Communication Networks for Smart Grids

Communication Networks for Smart Grids

by Kenneth Budka, Jayant Deshpande, Marina Thottan

Published 2016 by Springer

ISBN-13: 978-1447163015

ISBN-10: 144716301X

 

Making Smart Grid Real
(Computer Communications and Networks)

The electric power industry is in a period of transition from the hardwired grid of the last century towards the computers and communications based Smart Grid of the 21st century. However, many utilities do not have the communication networks that are required for the implementation of Smart Grid technologies.
The application-centric approach of the book is based on the fact that all authors have advanced degrees, have performed research and been involved in development and deployment of communication networks as members of the Alcatel-Lucent’s team.

The more than 350 pages of material is organized in twelve chapters and four appendixes. To define the requirements for the communication networks, the first chapter is an introduction to the concept and characteristics of Smart Grids. This is followed by a chapter that introduces some basics about electric power systems for communications specialists that are new to our industry.
Chapter 3 is the opposite to the previous - it is an introduction of topics in communication networks for electric power systems specialists, including many wireless and wired technologies. Since IP will be one of the network protocols of choice for the evolving smart networks, relevant IP networking features are described in more detail, together with the Multiprotocol Label Switching (MPLS) technology which provides many important features needed in the Smart Grid.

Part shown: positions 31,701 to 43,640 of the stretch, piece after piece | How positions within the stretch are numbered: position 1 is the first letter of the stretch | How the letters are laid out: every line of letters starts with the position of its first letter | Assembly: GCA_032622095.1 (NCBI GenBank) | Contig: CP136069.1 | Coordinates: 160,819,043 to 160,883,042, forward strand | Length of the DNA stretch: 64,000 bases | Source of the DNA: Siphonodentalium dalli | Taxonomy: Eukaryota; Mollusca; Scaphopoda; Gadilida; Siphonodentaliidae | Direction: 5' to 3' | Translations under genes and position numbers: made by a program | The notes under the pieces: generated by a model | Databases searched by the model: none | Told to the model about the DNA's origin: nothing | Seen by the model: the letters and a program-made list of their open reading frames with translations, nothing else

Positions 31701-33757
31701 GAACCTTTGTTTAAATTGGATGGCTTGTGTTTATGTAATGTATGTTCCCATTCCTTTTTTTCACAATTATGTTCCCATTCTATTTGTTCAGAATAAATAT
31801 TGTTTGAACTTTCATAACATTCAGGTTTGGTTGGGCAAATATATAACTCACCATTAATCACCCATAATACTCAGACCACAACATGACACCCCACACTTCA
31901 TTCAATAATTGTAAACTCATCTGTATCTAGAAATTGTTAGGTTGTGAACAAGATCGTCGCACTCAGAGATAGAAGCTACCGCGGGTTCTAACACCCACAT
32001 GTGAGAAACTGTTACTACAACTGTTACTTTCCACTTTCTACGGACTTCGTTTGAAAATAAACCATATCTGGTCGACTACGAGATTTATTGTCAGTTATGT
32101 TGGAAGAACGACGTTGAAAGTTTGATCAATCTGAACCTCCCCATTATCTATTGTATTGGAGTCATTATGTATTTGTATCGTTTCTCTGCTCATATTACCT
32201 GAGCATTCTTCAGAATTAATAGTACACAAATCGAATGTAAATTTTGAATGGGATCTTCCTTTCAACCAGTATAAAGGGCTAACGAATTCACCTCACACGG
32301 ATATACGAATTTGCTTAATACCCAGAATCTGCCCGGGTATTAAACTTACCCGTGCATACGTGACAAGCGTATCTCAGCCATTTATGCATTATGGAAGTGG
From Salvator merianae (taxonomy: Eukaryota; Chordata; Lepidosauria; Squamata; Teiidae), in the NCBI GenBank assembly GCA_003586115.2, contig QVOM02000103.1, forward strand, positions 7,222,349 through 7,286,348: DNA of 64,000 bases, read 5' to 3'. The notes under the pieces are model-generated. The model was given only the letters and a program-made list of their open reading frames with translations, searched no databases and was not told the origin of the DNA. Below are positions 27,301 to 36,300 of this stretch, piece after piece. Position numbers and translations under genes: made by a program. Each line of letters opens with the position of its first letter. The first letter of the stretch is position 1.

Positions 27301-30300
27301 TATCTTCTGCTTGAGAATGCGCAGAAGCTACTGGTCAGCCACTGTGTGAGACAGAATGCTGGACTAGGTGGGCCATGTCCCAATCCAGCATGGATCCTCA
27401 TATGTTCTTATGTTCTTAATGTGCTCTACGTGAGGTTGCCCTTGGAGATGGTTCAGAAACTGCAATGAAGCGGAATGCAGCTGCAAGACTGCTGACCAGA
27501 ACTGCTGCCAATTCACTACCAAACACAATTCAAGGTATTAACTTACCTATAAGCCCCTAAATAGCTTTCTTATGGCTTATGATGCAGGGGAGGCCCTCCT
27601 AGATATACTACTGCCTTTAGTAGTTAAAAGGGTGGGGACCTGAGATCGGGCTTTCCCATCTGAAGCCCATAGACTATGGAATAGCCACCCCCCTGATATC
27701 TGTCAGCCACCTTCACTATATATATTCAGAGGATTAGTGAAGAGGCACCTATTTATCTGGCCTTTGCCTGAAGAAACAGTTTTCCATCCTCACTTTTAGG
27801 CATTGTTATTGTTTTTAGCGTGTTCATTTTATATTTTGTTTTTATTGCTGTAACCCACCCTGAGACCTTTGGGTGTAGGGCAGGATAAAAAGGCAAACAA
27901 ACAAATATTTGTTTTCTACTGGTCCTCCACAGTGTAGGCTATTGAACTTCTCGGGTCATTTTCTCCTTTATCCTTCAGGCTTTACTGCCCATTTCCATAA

The next two chapters discuss conventional applications in utility operations and the differences in Smart Grid applications.
Chapter 6 is focused on the Smart Grid core-edge communication network architecture, including the concept of the wide area network (WAN) and field area networks (FANs) in the utilities.
Chapter 7 is an overview of Smart Grid network design process and is based on the characterization of Smart Grid logical connectivity and network traffic that are the inputs to network design in order to support the definition of the requirements on routing, quality of service (QoS), and network reliability.

It briefly touches on security, but this topic is the main focus of Chapter 8. Network security is one of the main requirements for Smart Grid communication networks and the authors conclude that cybersecurity of the power grid has become as important as physical security.
Chapter 9 provides an overview of communication network technologies appropriate for WANs and the FANs. For WAN, optical networks are discussed in detail, including fiber infrastructure with optical ground wire (OPGW).
Both wired and wireless networking technologies are considered with special emphasis of their use as FANs.
Smart Grid data management is discussed in Chap. 10 in the context of data collection, storage, and access across the communication network, while Chapter 11 brings together the concepts, technologies, and practices in the realization of communication networks for the Smart Grid. In this chapter the focus is on the transformation from the present mode of utility operation over multiple separate networks - to an integrated network based on the Smart Grid architecture framework presented in this book.

The last chapter of the book includes some ideas and discussions about the future of Smart Grid communications.
In summary, this book is a very well written resource that can help many PAC specialists in expanding their knowledge about communication networks as part of the transition towards the Smart Grid. 

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